Evidence of Giant Tsunamis Found on Mars
It was big news when researchers discovered narrow streams of water on mars, but now they have discovered evidence that leads them to believe Mars may have had way more water than that. About 3.4 billion years ago, meteoroids slammed into the red planet making waves (literally) as big as 400 feet high.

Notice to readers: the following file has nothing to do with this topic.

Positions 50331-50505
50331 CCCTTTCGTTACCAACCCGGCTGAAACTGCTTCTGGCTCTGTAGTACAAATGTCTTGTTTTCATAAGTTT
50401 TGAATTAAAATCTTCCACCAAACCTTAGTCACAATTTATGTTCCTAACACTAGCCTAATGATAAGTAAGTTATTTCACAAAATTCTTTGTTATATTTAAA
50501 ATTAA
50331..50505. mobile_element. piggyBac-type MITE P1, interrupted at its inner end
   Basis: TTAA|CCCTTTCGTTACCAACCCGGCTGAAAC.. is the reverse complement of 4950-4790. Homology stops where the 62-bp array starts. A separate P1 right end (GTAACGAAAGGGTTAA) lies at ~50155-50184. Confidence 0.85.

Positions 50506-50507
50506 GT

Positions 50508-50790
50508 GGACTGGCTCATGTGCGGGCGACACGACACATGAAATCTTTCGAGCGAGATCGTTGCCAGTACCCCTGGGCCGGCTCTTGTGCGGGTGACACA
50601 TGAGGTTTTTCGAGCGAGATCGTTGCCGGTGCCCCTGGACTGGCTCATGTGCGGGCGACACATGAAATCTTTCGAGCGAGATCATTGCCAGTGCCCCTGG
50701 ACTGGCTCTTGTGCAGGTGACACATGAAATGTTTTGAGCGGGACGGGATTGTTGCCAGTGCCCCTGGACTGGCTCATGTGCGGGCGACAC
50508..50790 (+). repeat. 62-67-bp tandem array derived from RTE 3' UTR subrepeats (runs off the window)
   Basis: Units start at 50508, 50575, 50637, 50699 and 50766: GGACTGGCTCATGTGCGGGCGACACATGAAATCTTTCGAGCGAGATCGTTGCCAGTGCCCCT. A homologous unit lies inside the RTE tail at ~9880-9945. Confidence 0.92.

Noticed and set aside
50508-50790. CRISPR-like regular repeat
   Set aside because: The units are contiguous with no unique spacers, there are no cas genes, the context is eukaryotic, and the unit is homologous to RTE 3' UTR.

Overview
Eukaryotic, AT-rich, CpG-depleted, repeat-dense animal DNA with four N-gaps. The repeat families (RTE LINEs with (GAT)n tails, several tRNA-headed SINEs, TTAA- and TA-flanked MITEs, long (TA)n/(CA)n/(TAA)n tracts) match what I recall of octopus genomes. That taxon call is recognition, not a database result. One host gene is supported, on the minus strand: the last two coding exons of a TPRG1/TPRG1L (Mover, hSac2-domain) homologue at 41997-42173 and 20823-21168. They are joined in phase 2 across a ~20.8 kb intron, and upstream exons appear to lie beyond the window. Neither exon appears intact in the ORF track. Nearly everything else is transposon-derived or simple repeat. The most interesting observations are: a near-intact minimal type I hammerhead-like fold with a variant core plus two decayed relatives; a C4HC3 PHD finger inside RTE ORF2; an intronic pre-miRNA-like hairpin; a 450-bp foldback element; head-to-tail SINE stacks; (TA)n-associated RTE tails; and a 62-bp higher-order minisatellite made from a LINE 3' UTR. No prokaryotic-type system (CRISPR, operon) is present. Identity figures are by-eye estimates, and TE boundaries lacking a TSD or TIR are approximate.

An icy ocean once lay in Mars’ northern hemisphere, evidence suggests, as remnants of a shoreline marks some of the terrain “like a bathtub ring left behind when the water drained away,” the Scientific American reports. However, the existence of this ancient ocean was debated because some of the marks did not appear where they should have. But the tsunamis change that. Alexis Rodriguez, a Mars researcher at the Planetary Science Institute in Tucson, Arizona, had the idea tsunamis hit the planet after visiting Japan in 2011 when it was hit with horrendous tsunamis. Rodriguez and her group studied the Martian terrain and found formations that looked like they were formed during catastrophic tsunamis. Two tsunamis likely occurred millions of years apart. The first one left channels in the Martian rock while the second one, since temperatures were a lot colder, froze in those channels leaving icy deposits that remained unchanged all this time. According to Scientific American, Rodriguez is currently looking for more evidence of giant waves. “Imagine this enormous red wave coming towards you, up to 120 meters high,” he said. “It would have been pretty spectacular.”
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